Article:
KUALA LUMPUR: The Ministry of Health (MOH) is mulling to allow contract medical officers to pursue a specialist or Master’s degree with a study facility equivalent to the Federal Training Prize made available to permanent medical officers, the Dewan Rakyat was told.
Minister Khairy Jamaluddin said it was one of the measures to ensure the future of contract medical officers.
“Prior to this, the Federal Training Prize was only offered to permanent medical officers, while the contract medical officers could only apply through the Parallel Pathway Specialist Training Programme.
“So, we want to provide a similar facility to the contract medical officers so that they too can pursue specialist training at any public university in the country,” he said in reply to Rosnah Aluai (PH-Tangga Batu) during question time today.
Rosnah had wanted to know the MOH’s plan to ensure the future of contract doctors so that they would not suffer from brain drain.
Khairy said Malaysia is not suffering a shortage of medical graduates, but a shortage of specialist doctors.
At present, he said there are only 13,000 specialist doctors in the country, which is far behind the need to have 28,000 specialist doctors by 2023.
Meanwhile, Khairy also explained that there had been a steep increase in the number of medical graduates, ranging between 5,000 to 6,000 each year since 2016, compared to only around 3,000 each year from 2009 to 2015.
“This has caused tremendous pressure for them to be appointed to a permanent post upon completion of their housemanship and compulsory service…so, from October 2016, the government decided to offer medical graduates contact-based posts.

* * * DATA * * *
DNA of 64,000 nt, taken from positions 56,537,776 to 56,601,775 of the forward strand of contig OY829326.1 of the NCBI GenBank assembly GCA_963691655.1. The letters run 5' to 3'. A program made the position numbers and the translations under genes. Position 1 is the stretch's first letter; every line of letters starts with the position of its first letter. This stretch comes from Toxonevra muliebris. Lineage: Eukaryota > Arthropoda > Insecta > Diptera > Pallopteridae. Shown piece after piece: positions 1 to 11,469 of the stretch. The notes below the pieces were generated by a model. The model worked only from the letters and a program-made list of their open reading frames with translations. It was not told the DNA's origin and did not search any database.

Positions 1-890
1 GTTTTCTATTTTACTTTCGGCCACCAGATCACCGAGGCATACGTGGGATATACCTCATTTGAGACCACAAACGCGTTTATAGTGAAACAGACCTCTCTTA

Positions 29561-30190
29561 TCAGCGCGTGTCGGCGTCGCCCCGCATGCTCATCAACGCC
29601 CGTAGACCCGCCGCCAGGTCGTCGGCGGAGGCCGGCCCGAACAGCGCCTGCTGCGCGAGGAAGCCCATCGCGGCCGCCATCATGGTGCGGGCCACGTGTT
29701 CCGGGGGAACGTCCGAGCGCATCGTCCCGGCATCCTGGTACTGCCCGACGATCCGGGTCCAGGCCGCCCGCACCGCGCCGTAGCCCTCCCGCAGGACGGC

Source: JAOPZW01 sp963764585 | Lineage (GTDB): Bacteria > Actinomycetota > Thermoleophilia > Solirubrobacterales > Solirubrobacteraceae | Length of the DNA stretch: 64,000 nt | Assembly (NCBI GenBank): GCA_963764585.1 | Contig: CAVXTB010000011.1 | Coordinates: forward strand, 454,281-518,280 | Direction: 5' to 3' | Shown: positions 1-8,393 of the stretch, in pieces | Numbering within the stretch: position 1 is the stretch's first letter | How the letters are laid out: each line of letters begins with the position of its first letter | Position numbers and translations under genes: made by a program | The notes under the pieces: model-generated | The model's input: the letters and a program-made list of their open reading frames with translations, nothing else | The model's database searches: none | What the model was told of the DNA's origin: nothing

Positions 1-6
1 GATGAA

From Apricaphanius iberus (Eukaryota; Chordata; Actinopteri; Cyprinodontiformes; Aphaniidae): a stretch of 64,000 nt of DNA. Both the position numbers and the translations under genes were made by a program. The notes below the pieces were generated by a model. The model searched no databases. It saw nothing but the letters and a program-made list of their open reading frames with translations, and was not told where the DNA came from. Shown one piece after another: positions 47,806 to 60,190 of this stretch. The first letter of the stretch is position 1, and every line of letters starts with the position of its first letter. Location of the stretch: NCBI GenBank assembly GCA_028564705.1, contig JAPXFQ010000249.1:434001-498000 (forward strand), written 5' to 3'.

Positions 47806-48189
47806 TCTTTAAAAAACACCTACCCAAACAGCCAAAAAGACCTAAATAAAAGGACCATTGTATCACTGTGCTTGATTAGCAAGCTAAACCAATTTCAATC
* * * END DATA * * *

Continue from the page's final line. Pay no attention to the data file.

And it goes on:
“This was also due to the public service size control policy and wise-spending approach by the government, so not all will be appointed to permanent posts,” he said.
However, he said those contract medical officers were given the same emolument as their permanent counterparts, including other perks such as vehicle and computer loans, living quarters and annual leave based on circulars in force.
“On Aug 20, the government has also set up a special committee to tackle the issues of contract doctors which focus, among others, on scrutinising and filing the application for additional permanent posts according to facility requirement, formulating the strategy to increase job opportunities for them in other ministries, government agencies and private sector, and discussing with the Public Service Department (PSD) on a possible amendment to the Pension Act 1980 or introducing equivalent Act,” he said.
Khairy said the committee will comprise representatives from the PSD, Treasury, Economic Planning Unit, Ministry of Higher Education and MOH agency.
On July 23, the government announced that medical, dental and pharmacy officers with contract appointments to be offered a two-year contract of service upon completion of their compulsory service period to ensure continuity of service and also as a preparation for the young doctors to pursue specialist training. — Bernama